as we've read in May 2011 you made a year-long pledge to forgo all meat, except for what you hunted or slaughtered yourself, later no longer sticking to your commitment.
Each year, you have set a yearlong challenge for self-improvement.
As you wrote in an email to Fortune:
"I think many people forget that a living being has to die for you to eat meat, so my goal revolves around not letting myself forget that and being thankful for what I have. This year I've basically become a vegetarian since the only meat I'm eating is from animals I've killed myself. So far, this has been a good experience. I'm eating a lot healthier foods and I've learned a lot about sustainable farming and raising of animals. I started thinking about this last year when I had a pig roast at my house. A bunch of people told me that even though they loved eating pork, they really didn't want to think about the fact that the pig used to be alive. That just seemed irresponsible to me. I don't have an issue with anything people choose to eat, but I do think they should take responsibility and be thankful for what they eat rather than trying to ignore where it came from.”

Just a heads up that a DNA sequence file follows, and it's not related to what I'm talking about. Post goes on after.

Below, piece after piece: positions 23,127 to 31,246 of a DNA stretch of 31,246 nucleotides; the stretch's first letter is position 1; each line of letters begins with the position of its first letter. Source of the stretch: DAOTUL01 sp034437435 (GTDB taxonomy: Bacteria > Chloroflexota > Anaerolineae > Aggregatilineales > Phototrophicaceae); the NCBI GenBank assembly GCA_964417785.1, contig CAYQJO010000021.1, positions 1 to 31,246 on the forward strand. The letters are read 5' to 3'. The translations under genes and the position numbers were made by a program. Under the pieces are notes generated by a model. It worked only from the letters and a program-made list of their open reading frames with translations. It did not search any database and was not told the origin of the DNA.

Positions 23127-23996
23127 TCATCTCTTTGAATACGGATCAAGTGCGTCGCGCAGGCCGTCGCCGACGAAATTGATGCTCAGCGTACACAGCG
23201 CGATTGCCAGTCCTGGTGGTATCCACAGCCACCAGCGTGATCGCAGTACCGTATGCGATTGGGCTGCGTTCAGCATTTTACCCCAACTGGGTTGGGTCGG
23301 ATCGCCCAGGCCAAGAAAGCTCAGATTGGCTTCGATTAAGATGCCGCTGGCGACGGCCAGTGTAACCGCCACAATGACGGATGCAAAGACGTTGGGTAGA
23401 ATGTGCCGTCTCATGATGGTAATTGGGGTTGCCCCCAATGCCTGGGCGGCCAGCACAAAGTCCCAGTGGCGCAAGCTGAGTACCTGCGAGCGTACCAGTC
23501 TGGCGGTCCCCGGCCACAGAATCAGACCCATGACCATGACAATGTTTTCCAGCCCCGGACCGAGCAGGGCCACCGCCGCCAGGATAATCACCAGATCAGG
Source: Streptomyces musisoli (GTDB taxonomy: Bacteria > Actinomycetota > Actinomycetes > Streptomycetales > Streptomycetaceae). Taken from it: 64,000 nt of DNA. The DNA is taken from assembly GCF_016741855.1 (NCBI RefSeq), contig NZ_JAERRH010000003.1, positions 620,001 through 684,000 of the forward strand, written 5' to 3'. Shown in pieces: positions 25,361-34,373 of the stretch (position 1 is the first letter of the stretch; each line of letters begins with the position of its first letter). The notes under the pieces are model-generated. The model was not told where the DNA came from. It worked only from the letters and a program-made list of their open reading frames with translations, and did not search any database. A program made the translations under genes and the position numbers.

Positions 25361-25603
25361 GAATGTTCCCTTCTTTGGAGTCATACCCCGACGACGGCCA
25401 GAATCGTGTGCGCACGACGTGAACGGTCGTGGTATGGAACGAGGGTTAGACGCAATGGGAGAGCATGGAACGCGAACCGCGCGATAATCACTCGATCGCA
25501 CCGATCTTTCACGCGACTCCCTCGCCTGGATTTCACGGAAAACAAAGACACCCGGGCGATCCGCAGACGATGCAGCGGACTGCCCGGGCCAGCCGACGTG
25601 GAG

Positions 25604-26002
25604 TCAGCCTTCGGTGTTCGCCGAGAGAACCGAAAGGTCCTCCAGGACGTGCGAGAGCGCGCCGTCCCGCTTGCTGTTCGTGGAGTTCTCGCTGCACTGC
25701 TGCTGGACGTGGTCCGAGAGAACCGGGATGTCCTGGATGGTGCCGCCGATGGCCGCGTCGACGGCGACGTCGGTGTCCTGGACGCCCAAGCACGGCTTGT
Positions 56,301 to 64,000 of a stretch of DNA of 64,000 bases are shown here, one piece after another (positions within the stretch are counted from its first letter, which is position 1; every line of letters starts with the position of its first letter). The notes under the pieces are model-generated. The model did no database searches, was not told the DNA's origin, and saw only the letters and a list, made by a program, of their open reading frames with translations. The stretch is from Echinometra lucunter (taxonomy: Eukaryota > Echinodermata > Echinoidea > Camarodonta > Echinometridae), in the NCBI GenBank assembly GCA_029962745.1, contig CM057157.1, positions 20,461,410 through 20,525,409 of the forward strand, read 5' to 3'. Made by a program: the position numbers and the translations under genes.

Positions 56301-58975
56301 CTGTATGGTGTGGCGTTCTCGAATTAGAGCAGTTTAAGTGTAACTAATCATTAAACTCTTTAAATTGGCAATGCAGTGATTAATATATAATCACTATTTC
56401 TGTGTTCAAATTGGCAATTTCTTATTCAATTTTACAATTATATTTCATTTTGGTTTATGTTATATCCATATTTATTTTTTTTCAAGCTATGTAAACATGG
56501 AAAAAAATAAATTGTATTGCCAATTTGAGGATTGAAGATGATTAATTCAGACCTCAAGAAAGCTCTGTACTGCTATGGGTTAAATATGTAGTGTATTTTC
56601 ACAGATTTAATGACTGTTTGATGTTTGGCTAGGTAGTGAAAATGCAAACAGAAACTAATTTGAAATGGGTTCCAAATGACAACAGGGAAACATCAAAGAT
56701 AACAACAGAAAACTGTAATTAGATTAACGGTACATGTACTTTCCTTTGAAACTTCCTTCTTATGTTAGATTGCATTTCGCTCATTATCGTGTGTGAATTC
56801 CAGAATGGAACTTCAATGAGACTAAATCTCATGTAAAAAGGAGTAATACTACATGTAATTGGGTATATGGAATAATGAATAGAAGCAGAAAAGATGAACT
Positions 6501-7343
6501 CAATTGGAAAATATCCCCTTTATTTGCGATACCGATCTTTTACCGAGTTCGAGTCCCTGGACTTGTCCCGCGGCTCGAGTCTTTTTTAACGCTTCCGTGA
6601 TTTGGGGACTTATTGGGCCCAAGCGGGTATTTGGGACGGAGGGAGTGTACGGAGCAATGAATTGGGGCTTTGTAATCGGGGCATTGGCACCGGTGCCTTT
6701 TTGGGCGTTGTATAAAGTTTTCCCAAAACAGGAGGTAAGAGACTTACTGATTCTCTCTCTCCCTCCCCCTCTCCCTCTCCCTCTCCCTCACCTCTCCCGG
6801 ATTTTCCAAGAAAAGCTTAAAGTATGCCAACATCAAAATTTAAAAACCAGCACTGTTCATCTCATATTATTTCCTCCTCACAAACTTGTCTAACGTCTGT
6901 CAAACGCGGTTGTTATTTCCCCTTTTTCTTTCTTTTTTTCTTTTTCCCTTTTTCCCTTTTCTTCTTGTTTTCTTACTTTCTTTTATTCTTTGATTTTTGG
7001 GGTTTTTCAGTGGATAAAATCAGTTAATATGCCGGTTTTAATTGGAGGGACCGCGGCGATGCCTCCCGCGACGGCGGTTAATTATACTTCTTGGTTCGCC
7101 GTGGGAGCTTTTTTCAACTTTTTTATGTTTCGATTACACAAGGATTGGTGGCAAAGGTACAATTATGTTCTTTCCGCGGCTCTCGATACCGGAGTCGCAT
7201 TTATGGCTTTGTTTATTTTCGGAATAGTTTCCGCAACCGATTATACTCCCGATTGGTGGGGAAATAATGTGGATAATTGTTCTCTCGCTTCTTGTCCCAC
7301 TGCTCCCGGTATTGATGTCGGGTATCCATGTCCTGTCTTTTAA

It was certainly a far more thought-provoking challenge than wearing a tie each day.
Anything that helps to show meat-eaters the real process involved in taking the life of a sentient Being should be encouraged. It is often noted that most non-vegans are ignorant - and wish to remain so - about the mechanics of how an animal is reared, slaughtered, butchered and packaged for human consumption. It would be even more thought-provoking to show that going vegan is the only credible choice for setting ourselves free not only from the enslavement, torture and murder of Animals, but also from a devastating form of air-water-soil pollution such as animal farming of any kind (not to mention the doubtless positive result on our ability for empathy). Organizations, university researchers, activist groups all continuously highlight the need to choose vegan as one of the highest achievements of our times.
We wish you to consider the experience of going vegan for one year under the best nutritionists (you won't find hard to recruit them) and the help of an amazing champion of veganism, Fiona Oakes, winner of many marathons including the North Pole Marathon. Fiona also works on a sanctuary, on which she cares for 400 animals including horses, pigs, sheep and dogs. She said she'd be happy to share her knowledge as an animal rescuer and as a vegan and also to train you for a marathon.
We are confident you'll be able to achieve these goals.
Hopefully your high profile will ignite interest and debate around this sensitive subject.
We are asking you to take this challenge for the 2015!